Canada tables legislation to protect historic sites

Proposed legislation to modify composition of Historic Sites and Monuments Board of Canada

Canada tables legislation to protect historic sites

The Parks Canada Agency has announced that the federal government recently tabled legislation to strengthen the protection and conservation of historic sites in Canada.

Bill C-23 or the Historic Places of Canada Act aims to provide for the designation of places considered to be of national historic significance or national interest and foster the protection and conservation of the heritage value of these designated places. The bill also provides for transparent decision-making, information sharing, and sustainable protection of over 300 federally owned historic sites across Canada.

“Through this legislation, the Government of Canada is taking action to ensure the sustainable protection of historic places and to present our shared history in ways that are inclusive and meaningful to all Canadians, including Indigenous peoples, youth, and members of diverse groups across the country,” the Parks Canada said.

In particular, the bill modifies the composition of the Historic Sites and Monuments Board of Canada (HSMBC) by creating three new positions for First Nations, Métis, and Inuit representatives. The HSMBC is a federal board that advises the government, through the Minister of the Environment and Climate, on commemorating nationally significant aspects of Canada’s history.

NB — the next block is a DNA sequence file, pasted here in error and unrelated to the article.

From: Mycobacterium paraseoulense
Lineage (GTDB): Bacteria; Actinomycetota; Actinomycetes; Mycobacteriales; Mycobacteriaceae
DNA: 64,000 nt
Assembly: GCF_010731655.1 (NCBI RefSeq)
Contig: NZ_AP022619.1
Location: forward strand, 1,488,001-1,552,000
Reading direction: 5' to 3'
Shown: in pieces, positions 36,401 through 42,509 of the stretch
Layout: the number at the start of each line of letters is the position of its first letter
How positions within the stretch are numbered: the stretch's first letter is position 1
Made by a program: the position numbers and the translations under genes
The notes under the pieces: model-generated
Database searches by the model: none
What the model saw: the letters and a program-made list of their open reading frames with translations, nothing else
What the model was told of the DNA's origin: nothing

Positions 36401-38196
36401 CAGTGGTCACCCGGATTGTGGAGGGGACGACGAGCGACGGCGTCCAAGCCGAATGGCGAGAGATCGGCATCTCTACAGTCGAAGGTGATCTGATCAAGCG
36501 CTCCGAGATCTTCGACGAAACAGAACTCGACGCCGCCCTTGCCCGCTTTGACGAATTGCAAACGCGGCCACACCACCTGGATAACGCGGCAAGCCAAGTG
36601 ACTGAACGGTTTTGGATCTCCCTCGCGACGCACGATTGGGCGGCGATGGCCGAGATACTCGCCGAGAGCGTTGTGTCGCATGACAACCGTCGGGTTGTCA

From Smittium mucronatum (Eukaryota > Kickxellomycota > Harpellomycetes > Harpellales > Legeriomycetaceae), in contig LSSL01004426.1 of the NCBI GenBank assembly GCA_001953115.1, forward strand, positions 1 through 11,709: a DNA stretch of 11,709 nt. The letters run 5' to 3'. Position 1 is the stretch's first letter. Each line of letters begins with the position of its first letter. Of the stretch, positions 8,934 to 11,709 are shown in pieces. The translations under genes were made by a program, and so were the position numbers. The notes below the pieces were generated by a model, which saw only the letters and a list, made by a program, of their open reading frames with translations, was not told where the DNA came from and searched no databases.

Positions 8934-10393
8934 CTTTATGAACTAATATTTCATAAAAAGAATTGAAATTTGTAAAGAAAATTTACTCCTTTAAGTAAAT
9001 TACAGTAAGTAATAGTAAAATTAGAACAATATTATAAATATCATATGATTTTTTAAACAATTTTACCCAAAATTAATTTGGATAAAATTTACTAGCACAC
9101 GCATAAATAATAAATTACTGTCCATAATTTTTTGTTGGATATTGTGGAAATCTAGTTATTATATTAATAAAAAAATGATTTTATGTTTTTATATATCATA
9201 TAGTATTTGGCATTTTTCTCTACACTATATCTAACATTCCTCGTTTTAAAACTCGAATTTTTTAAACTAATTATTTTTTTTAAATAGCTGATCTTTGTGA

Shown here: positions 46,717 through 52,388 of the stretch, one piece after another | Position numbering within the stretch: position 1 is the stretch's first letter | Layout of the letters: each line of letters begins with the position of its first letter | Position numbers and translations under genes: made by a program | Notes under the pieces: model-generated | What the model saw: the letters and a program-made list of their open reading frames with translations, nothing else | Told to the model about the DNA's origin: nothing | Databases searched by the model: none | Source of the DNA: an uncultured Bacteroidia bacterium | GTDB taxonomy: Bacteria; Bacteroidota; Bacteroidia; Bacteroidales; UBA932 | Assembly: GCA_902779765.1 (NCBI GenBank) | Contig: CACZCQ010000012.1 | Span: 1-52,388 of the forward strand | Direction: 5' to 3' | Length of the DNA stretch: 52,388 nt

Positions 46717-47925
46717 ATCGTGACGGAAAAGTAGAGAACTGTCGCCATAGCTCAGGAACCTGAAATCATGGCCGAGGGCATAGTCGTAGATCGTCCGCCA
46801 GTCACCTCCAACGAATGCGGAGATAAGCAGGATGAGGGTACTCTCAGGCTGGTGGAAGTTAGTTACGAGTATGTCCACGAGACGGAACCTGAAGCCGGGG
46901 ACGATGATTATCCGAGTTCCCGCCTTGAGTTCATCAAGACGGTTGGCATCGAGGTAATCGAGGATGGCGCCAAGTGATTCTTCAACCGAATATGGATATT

“This step is an important part of the Government of Canada’s response to Call to Action 79 of the Final Report of the Truth and Reconciliation Commission of Canada, which calls for the development of a reconciliation framework for Canadian heritage and commemoration,” Parks Canada said.

Moreover, the bill imposes obligations for the protection and conservation of the heritage value of designated places administered by certain Crown corporations, including the duty to consult with Parks Canada before an activity that may affect the heritage value of a designated place is carried out.

The bill also provides flexibility to adapt designated places for sustainable reuse through greening and accessibility modifications.

The bill requires establishing and maintaining a public register that includes significant information about designated places and permits the exclusion of information from the register in certain instances, such as if the information could cause damage to the heritage value of a designated area.

“This strong legislative framework – the first of its kind in Canada – will help ensure Canada’s treasured historic places can continue to be enjoyed by future generations,” Minister of the Environment and Climate Steven Guilbeault said.

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